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No love for romance scammers in 2024 | #DatingScams | #LoveScams | #RomanceScans


As your social media and mailboxes fill up with new year’s greetings, you might see some unfamiliar names. Are the messages from long-lost friends or romance scammers trying to get close? Here are some things to watch for.

Scammers pretend to be heroes in faraway places. The phony Marines, soldiers, admirals, generals, diplomats, and surgeons claim they can’t speak or show their faces because they’re in Afghanistan, Ukraine, or South Sudan but they aren’t.

Scammers say they’re in love. You can’t meet these faraway “friends” in person, but they’ll chat with you daily. Too soon, they surprise you with declarations of love, or ask to marry you, and say you can share all your secrets (and money) with them now. Don’t believe them.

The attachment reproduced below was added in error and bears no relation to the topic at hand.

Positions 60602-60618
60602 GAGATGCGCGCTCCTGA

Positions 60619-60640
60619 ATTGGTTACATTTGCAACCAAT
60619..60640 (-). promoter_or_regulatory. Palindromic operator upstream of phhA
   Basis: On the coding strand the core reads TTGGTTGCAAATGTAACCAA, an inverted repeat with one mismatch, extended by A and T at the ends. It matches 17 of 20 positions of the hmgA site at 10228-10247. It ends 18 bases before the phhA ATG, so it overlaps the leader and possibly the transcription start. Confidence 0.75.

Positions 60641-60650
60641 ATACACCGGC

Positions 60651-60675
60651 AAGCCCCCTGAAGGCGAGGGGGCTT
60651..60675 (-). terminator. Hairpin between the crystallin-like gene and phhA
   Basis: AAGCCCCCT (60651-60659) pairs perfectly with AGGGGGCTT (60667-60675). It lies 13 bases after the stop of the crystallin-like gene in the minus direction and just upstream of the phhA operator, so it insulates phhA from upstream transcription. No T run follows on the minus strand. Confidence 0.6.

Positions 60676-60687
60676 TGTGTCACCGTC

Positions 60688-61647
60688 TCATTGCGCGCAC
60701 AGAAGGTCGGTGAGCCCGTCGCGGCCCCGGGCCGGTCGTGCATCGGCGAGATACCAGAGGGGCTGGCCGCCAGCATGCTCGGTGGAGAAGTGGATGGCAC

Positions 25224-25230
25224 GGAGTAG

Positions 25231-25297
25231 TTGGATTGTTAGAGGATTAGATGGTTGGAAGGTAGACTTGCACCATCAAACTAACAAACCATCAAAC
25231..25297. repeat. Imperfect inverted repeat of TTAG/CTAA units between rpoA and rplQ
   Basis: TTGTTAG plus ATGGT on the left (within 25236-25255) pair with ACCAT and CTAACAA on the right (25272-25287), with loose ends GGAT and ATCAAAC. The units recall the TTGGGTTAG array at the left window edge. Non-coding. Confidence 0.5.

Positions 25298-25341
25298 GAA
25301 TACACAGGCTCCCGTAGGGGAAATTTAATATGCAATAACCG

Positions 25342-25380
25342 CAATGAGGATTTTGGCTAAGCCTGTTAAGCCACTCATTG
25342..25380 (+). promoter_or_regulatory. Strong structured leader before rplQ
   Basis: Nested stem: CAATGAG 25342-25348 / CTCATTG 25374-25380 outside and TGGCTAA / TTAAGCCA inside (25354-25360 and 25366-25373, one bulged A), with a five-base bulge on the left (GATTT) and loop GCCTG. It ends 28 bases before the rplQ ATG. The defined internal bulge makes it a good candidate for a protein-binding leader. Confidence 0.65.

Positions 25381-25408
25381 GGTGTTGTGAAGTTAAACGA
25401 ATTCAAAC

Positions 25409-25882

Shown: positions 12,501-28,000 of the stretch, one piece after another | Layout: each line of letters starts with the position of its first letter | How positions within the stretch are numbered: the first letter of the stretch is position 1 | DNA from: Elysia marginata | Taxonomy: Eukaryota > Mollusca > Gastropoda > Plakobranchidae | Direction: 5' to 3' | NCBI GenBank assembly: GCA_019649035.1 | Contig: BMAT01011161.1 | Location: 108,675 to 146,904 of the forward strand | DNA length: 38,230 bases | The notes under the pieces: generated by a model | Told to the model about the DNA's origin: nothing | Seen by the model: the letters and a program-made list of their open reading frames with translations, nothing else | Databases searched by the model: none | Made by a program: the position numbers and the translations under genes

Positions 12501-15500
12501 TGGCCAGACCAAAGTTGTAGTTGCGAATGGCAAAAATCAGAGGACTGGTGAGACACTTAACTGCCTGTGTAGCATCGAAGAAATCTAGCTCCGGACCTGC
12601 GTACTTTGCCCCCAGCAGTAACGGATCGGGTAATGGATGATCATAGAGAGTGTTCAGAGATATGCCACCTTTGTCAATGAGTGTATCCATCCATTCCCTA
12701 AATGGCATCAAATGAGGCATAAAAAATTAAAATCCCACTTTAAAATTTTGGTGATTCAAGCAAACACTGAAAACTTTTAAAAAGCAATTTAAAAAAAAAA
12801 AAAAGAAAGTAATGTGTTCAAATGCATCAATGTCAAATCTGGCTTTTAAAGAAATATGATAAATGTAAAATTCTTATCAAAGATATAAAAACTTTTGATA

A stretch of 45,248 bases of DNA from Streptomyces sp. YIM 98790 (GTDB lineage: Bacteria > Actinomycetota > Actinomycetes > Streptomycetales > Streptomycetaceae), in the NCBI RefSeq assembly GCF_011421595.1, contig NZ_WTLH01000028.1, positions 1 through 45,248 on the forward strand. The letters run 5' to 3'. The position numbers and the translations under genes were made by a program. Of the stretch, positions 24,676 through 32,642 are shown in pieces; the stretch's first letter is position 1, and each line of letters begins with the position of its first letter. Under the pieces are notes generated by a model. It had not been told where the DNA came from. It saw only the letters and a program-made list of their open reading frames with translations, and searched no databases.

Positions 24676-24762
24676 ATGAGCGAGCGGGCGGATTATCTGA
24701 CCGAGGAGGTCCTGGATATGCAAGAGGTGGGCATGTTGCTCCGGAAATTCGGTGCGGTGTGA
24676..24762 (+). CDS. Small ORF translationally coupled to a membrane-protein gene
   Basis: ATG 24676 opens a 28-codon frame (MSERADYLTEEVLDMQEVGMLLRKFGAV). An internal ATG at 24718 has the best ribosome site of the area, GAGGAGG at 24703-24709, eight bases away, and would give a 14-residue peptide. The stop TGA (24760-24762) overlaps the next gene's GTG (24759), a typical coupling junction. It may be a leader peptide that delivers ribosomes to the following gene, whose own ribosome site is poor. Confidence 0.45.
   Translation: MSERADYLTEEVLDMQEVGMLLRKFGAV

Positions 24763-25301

Scammers ask for expensive favors. They might ask you to accept a package of cash, gems, and gold and pay the fake “shipping fee” that really goes in their pocket. Or, they ask for new phones to replace broken ones or beg for gift cards and presents for the “kids they left back home.” (There aren’t any kids.) If you say OK to one request, they come back with another, and then another.

Scammers always ask for money. They make plans to visit but tell you they’re delayed by costly problems: a lost airline ticket or visa, a medical emergency, or a blocked account. They say if you could send them some money, they could still come see you. But the minute your online love interest asks for money, you know it’s a scam. Want to know who else is a scammer? Anyone who asks you to share account numbers, send gift cards or wire transfers, or pay with payment apps or cryptocurrency.

If you think someone is a scammer, cut off contact. Tell the online app or social media platform right away, and then tell the FTC at ReportFraud.ftc.gov.



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